Roundup Correction

I apologize for cutting  picture of Russell Andersen in half in the last post!  I’m sure no one noticed, but if he were here, he would notice and wonder what happened to the rest of him!

Rancher Russell Andersen, Sunol, Ca.

original watercolor painting by kayti sweetland rasmussen, SWA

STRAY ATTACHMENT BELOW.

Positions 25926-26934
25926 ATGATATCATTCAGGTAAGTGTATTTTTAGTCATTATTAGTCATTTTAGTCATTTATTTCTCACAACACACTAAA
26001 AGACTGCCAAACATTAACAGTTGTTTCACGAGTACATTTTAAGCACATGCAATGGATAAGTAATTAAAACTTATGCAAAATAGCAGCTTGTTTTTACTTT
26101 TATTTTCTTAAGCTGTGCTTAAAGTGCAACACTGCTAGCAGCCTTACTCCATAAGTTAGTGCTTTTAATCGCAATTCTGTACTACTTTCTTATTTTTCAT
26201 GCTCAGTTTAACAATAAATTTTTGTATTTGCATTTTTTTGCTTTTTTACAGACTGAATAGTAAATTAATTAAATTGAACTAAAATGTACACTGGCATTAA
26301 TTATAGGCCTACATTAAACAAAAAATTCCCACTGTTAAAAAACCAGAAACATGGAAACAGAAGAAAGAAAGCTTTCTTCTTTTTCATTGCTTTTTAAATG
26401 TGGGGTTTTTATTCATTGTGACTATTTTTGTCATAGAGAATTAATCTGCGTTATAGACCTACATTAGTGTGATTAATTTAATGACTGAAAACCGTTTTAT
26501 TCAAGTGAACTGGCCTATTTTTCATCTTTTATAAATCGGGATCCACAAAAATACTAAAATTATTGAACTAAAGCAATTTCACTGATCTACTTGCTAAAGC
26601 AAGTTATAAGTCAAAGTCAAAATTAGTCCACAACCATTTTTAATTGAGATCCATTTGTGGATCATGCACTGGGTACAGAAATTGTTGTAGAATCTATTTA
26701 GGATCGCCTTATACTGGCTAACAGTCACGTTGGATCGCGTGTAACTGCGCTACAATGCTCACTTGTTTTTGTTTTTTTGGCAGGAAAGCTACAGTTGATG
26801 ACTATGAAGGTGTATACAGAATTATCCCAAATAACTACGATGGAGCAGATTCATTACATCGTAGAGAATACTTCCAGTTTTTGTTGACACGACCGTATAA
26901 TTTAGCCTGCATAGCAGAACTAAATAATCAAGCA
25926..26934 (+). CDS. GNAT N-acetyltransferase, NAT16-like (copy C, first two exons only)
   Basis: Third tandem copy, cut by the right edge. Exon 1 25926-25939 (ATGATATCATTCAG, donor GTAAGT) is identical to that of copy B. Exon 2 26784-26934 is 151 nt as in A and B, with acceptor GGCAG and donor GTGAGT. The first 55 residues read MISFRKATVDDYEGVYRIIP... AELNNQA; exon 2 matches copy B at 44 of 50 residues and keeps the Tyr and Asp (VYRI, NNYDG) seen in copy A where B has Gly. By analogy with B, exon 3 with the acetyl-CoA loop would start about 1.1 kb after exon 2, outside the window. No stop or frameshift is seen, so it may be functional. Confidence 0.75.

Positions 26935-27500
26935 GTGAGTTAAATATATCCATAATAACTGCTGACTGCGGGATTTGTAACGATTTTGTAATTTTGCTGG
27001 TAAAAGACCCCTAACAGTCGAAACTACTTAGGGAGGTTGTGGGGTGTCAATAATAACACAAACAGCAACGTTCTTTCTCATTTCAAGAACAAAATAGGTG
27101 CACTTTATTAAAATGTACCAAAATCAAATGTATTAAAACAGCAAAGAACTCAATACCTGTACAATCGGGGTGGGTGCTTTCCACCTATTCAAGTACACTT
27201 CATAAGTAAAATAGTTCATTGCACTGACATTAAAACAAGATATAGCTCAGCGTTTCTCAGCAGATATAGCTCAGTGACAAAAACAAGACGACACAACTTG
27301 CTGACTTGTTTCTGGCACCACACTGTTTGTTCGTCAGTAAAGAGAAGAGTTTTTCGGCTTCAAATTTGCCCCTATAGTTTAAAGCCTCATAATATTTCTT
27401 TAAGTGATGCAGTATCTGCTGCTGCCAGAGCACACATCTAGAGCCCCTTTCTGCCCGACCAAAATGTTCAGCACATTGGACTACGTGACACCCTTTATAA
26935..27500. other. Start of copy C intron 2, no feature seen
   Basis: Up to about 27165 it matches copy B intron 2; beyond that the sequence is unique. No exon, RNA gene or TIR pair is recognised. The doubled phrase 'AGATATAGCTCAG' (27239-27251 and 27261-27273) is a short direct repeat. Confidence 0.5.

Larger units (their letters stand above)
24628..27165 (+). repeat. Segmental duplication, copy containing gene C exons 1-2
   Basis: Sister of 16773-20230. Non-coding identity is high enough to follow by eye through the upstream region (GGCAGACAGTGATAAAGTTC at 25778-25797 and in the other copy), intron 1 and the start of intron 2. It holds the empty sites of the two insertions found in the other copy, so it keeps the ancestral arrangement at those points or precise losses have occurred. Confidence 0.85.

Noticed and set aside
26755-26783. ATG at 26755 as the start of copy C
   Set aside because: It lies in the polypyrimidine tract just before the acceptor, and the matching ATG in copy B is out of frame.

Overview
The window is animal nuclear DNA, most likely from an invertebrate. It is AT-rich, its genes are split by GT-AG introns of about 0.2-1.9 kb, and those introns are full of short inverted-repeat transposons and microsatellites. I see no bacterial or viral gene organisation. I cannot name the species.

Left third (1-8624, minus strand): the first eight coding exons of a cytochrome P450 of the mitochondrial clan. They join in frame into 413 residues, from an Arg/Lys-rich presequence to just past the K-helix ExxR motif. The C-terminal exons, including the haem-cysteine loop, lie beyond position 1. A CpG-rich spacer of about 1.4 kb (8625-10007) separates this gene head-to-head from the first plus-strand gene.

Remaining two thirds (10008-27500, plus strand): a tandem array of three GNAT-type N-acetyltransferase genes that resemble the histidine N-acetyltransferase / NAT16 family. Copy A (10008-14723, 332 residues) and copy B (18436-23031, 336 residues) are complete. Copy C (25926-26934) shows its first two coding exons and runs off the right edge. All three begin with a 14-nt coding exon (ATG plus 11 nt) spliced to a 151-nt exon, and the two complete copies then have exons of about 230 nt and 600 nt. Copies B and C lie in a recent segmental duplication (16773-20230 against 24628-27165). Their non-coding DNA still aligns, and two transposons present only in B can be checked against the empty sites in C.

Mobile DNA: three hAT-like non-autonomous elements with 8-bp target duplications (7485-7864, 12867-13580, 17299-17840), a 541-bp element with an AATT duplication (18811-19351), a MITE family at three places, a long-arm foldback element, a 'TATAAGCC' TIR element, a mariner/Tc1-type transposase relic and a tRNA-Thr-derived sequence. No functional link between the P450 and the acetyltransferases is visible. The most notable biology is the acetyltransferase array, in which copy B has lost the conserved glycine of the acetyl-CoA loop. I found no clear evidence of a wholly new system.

It promises to be a crisp and sunny day when the early morning mist lifts off the spring green hills.  The live oak trees show their new leaves sheltering all manner of wildlife including the chirping of birds greeting the new morning.  It is the annual roundup at the Andersen ranch in Sunol, California.  Russell Andersen is our cousin, and late March and early April are roundup times in Sunol.  The Rasmussen/Andersen roots grow deep here in this valley, since grandfather Peter Rasmussen arrived from Denmark in the mid-19th century.  Sunol is a tiny hamlet nestled below the hills, and besides a few ranches, includes a small elementary school, a Little Brown Church, a couple of coffee shops, and a railroad station for the railroad which runs the few miles between Sunol and Fremont.